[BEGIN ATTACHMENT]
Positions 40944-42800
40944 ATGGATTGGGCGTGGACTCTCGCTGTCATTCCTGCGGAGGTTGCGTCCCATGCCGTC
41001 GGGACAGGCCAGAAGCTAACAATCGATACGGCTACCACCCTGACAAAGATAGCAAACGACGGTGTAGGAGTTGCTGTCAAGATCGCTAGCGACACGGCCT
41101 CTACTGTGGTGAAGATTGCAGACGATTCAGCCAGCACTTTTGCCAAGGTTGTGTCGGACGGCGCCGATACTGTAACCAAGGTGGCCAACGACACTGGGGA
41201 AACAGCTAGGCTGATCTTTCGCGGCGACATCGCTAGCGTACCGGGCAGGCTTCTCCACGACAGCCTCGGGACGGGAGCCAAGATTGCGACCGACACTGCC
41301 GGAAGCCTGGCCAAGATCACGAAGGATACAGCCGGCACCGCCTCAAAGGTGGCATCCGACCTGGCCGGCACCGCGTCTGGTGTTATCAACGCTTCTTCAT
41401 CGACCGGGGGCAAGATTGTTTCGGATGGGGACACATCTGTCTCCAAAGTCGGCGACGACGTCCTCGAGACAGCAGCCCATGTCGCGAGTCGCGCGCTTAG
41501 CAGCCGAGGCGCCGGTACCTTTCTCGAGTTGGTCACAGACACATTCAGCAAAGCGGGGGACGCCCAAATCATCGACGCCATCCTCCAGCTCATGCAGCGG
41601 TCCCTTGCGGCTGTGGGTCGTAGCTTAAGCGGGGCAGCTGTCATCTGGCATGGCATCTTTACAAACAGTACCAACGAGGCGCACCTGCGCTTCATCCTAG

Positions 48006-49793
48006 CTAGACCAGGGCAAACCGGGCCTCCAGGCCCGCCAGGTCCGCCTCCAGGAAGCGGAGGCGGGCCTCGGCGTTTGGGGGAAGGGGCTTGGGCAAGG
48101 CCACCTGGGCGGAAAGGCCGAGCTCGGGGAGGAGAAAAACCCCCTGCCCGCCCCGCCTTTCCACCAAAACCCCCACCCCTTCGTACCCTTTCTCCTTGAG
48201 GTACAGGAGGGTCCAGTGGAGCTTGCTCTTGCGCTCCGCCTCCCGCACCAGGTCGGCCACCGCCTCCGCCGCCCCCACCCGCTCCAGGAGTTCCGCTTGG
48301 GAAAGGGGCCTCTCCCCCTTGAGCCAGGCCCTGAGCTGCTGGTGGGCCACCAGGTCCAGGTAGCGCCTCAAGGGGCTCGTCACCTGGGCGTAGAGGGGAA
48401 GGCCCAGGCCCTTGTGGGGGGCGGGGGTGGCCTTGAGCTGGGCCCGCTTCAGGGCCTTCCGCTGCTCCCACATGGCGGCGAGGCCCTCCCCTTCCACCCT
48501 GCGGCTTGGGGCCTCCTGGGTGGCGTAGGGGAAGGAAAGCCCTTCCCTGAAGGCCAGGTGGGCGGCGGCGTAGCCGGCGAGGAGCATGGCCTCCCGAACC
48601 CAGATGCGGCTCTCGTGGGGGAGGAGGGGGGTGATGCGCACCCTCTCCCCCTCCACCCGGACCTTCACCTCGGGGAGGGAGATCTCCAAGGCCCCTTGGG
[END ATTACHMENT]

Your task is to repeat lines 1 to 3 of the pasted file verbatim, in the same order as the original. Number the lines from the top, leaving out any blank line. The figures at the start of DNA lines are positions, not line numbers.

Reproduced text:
Positions 40944-42800
40944 ATGGATTGGGCGTGGACTCTCGCTGTCATTCCTGCGGAGGTTGCGTCCCATGCCGTC
41001 GGGACAGGCCAGAAGCTAACAATCGATACGGCTACCACCCTGACAAAGATAGCAAACGACGGTGTAGGAGTTGCTGTCAAGATCGCTAGCGACACGGCCT